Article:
Honors Theses

Date of Award

Spring 5-15-2023

Document Type

Undergraduate Thesis


Health, Exercise Science, and Recreation Management

First Advisor

Hannah Allen

Second Advisor

Ruaa Al-Juboori

Third Advisor

Melinda Valliant

Relational Format



Background. NCAA Division I female student-athletes are underrepresented in mental health research; existing research among female athletes tends to focus only on disordered eating and body appearance. This study aims to 1) describe the prevalence of mental health issues (i.e., anxiety, depression, and stress) among female Division I college athletes, and 2) assess the association between mental health issues and the student-athlete experience (i.e., athletic and academic performance).

Methods. This was a quantitative, cross-sectional study that used a self-administered online survey. The participants were NCAA Division I female student-athletes, mainly from the University of Mississippi. Demographics and sample characteristics were assessed. The GAD-7, PHQ-9, and PSS-10 were used to assess levels of anxiety, depression, and stress, respectively. Academic performance was measured using cumulative GPA, and athletic performance was measured using a 1-100% self-determined scale of whether athletes were performing to their full athletic potential. Six linear regression models were run to assess the associations between mental health issues and the student athlete experience.

Results. A final sample of n=55 female NCAA Division I student-athletes (73% white) was analyzed, with a mean age of 20.6 years old. The sample had mean scores of 7.29, 7.42, and 21.8 on the GAD-7, PHQ-9, and PSS-10, respectively. The mean GPA for participants was 3.62. Participants felt they were performing at about 72% of their full athletic potential, on average. No significant associations were found between mental health (i.e., anxiety, depression, and stress) and both GPA and athletic performance.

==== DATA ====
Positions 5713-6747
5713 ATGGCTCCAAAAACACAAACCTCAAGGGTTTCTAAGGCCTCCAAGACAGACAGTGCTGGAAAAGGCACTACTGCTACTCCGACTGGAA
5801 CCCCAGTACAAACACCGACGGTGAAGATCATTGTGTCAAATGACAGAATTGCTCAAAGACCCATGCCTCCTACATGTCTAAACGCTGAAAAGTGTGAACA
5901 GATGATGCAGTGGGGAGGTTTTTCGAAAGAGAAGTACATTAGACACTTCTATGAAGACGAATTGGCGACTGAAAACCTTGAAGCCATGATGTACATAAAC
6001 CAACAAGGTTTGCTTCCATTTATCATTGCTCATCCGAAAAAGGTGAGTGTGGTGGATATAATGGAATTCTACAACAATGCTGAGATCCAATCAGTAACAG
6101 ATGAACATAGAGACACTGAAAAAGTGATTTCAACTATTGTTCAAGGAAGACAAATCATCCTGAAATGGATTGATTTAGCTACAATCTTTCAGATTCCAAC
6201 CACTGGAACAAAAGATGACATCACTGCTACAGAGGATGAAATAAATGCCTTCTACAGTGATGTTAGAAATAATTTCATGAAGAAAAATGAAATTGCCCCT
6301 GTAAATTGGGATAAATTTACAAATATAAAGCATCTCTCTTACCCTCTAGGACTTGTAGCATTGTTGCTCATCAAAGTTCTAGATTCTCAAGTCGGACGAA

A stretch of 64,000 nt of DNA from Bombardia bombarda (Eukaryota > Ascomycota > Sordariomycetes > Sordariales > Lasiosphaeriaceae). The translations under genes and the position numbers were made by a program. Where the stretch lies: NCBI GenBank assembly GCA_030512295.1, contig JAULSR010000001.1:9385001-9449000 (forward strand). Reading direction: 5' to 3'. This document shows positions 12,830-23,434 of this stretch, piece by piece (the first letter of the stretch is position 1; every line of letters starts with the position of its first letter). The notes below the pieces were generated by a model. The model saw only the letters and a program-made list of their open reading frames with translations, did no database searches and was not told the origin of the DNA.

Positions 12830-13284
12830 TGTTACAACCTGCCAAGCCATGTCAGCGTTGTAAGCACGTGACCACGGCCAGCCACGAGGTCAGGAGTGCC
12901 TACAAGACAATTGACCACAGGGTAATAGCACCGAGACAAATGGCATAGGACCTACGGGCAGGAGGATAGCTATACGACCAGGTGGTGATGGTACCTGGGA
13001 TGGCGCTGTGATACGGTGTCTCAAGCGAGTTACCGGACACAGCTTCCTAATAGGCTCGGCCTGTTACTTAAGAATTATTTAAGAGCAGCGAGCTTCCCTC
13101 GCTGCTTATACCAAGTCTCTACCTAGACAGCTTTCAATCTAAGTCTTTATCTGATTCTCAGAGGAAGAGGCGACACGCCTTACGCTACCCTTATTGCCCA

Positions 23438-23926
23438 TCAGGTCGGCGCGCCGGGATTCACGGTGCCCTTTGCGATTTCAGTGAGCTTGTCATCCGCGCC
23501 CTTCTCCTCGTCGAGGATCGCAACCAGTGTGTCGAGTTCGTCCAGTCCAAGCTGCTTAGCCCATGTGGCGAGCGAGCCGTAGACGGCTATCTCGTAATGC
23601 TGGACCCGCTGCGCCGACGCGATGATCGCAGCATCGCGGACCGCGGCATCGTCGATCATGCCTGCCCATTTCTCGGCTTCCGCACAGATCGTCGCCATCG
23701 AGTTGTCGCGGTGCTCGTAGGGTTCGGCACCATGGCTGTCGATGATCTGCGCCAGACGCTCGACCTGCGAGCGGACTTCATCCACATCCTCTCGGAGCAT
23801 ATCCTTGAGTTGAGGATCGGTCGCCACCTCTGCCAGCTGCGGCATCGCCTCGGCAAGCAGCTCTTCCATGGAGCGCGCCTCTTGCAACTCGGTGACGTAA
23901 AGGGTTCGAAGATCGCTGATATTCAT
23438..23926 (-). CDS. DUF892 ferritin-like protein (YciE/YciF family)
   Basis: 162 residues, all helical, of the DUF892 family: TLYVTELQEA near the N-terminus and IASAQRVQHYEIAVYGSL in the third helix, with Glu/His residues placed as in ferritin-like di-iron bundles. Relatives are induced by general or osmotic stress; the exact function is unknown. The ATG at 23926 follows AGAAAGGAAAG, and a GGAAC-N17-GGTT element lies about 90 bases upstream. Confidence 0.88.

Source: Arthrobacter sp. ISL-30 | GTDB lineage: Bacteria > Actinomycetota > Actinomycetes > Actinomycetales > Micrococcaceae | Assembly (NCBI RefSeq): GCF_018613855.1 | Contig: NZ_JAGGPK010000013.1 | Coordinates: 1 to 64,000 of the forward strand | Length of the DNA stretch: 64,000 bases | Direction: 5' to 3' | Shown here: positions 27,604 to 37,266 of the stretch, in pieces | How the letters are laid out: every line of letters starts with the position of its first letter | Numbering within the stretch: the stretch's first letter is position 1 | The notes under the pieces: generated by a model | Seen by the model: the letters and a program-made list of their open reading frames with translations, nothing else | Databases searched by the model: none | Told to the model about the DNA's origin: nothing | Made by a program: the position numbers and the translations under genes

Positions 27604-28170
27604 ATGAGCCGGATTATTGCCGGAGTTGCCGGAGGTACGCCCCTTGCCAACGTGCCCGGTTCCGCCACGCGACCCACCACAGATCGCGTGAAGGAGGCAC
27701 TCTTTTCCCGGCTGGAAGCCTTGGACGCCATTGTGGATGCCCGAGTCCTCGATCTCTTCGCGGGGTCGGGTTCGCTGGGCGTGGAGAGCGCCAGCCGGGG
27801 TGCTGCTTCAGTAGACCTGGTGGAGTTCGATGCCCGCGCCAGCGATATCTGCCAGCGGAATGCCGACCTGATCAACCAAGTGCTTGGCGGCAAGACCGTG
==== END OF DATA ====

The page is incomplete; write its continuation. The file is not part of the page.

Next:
Conclusion. Current research suggests that females experience more symptoms of anxiety, depression, and stress when compared to their male peers, and results from this study support this conclusion. Analyses showed no relationship between mental health issues and athletic and academic performance, but several limitations to the study may have influenced this result. Further research is suggested in larger, more diverse samples.

Accessibility Status

Searchable text



To view the content in your browser, please download Adobe Reader or, alternately,
you may Download the file to your hard drive.

NOTE: The latest versions of Adobe Reader do not support viewing PDF files within Firefox on Mac OS and if you are using a modern (Intel) Mac, there is no official plugin for viewing PDF files within the browser window.